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We later went wine tasting at Stone's Throw Winery, which had some very good wines, and then went in the afternoon to Fish Creek, a very touristy but very beautiful little town with a stunning harbor.

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Vinny was Mr. Popular all day. I swear, in Fish Creek, every person who passed us stopped to exclaim how adorable he is (and he is adorable, so I don't blame them).

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Aly was in charge of dinner and it was delectable. For me personally, she did portabella mushrooms with goat cheese in a balsamic reduction, and I was HAPPY. Much wine was also consumed and we slept very well in the quiet of a basically abandoned condo complex in a deciduous forest on the shore of Lake Michigan. As you can imagine, this suited Matt, who is still recovering from a week of intense exams. It also suited me, who had to deal with Matt while he was dealing with a week of intense exams.

On Sunday we went to breakfast, packed up, and left Ephraim. I wanted a quick stop in Egg Harbor, which we'd driven through on the way up, just for photos. It's breathtaking.

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We drove home through the more rural areas of eastern Wisconsin and I must admit, I love those too. Wisconsin farms are different from California farms; they're greener, more old-fashioned; they seem as though they haven't changed in 100 years.

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It was a wonderful weekend. On top of the fall colors, it was clear and in the high 60s and low 70s all weekend. Perfect weather. If you want to see all the pictures, go to my Picasa website.

Sunday, October 14, 2007

Work, then play.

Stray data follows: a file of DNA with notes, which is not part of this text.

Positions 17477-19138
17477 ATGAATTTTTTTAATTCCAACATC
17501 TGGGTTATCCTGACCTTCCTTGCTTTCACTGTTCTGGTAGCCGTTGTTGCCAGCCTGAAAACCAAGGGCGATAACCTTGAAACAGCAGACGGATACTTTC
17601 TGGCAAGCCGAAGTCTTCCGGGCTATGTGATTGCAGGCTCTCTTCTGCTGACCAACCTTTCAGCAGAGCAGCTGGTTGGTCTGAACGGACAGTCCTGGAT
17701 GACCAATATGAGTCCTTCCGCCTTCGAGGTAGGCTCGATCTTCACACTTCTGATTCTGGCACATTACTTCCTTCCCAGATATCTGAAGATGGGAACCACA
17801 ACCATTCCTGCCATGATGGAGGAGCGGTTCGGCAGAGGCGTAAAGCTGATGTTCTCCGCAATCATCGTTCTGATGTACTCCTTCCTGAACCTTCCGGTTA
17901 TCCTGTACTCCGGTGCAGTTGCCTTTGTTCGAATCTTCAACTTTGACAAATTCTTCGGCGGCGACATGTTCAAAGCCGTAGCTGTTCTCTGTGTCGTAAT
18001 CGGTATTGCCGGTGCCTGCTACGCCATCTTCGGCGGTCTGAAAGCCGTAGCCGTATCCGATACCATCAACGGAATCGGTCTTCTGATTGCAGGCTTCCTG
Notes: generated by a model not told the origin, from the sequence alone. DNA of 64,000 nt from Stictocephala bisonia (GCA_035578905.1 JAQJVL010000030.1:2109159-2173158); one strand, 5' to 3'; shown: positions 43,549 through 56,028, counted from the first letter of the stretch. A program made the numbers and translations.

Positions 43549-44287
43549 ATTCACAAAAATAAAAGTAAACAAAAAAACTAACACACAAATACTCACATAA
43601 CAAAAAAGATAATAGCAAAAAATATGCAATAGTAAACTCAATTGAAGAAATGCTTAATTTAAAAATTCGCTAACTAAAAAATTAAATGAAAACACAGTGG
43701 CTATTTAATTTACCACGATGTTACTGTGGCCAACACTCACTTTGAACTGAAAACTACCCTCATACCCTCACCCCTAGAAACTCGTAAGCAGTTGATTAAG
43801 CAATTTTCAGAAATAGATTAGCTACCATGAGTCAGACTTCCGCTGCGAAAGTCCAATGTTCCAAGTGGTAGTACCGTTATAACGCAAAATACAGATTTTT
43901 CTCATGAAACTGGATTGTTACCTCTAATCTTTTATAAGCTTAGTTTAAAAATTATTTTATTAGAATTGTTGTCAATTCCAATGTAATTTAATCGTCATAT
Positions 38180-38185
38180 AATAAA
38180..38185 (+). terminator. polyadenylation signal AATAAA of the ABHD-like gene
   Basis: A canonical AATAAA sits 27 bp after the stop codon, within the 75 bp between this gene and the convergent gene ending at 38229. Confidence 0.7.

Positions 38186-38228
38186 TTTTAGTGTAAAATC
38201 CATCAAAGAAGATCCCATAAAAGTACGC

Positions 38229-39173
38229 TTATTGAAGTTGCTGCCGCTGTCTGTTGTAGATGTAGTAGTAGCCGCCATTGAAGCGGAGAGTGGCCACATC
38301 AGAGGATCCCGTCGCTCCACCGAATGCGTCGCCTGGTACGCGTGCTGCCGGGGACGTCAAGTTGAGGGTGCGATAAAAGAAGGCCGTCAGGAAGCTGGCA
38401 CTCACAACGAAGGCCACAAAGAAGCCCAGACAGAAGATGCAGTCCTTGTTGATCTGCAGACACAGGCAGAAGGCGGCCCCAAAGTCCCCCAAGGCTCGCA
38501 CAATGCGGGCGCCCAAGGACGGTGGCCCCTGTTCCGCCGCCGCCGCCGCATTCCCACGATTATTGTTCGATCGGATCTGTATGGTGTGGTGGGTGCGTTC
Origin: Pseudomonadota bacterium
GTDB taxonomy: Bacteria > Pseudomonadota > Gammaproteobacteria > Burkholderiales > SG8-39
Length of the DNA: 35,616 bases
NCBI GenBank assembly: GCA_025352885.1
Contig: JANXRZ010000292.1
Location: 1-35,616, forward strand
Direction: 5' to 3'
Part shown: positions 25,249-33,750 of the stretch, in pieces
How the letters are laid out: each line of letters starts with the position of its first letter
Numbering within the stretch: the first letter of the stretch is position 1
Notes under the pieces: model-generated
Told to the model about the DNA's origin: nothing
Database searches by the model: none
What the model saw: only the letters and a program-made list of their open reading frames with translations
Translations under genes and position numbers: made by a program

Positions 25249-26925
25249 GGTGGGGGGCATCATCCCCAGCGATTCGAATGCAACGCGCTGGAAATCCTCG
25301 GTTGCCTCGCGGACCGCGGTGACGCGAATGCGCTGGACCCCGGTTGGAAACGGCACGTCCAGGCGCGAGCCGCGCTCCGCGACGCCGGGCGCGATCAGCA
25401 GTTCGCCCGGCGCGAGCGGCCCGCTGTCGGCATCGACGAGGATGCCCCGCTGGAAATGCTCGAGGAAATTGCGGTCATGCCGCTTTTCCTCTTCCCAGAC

Interesting week at work, to say the least. We started out with 26 kids on Monday, when our classroom capacity is actually around 14. We had to be a bit creative to accommodate all those kids and it got kind of crazy; also, everything was aggravated by the fact that a) the nurses are rather crabby and dissatisfied almost all the time, and b) we have some legitimately ill patients right now and I'm amazed at how no one seems to want to deal with them. There's the kid who won't talk and walks in and out of class as she pleases, not answering to anyone, with an apparent penchant for cleaning (she makes other patients' beds, picks up their clothes, etc.). I have been somewhat in awe of this girl since she arrived, but everyone seems to think she's faking so they pretty much just ignore her as she wanders the unit without consequence. Then there's a catatonic kid. Seriously, truly, this kid came in and was walking and talking and everything and then the next day he's unable to move, speak, even blink an eye. I have never in my life seen anything like this and have been fascinated by his recovery process (and the fact that no one seems terribly worried about him: "the meds will get him back to normal, eventually"). On top of all this the unit is sort of in a perpetual state of chaos. There's a lot of politicking going on between nurses and teachers, nurses and social workers, nurses and doctors--everyone is always complaining but it doesn't really seem like there is anyone who takes charge and organizes things. I try to appear neutral since my opinion doesn't matter much anyway; I will say, however, that I sometimes feel like peoples' priorities are a little questionable (um, sick kids, anyone?). Anyway, staying neutral allows me to just chill with the kids, and I like them best of all, and I think they trust me because I'm not technically part of anyone's agenda.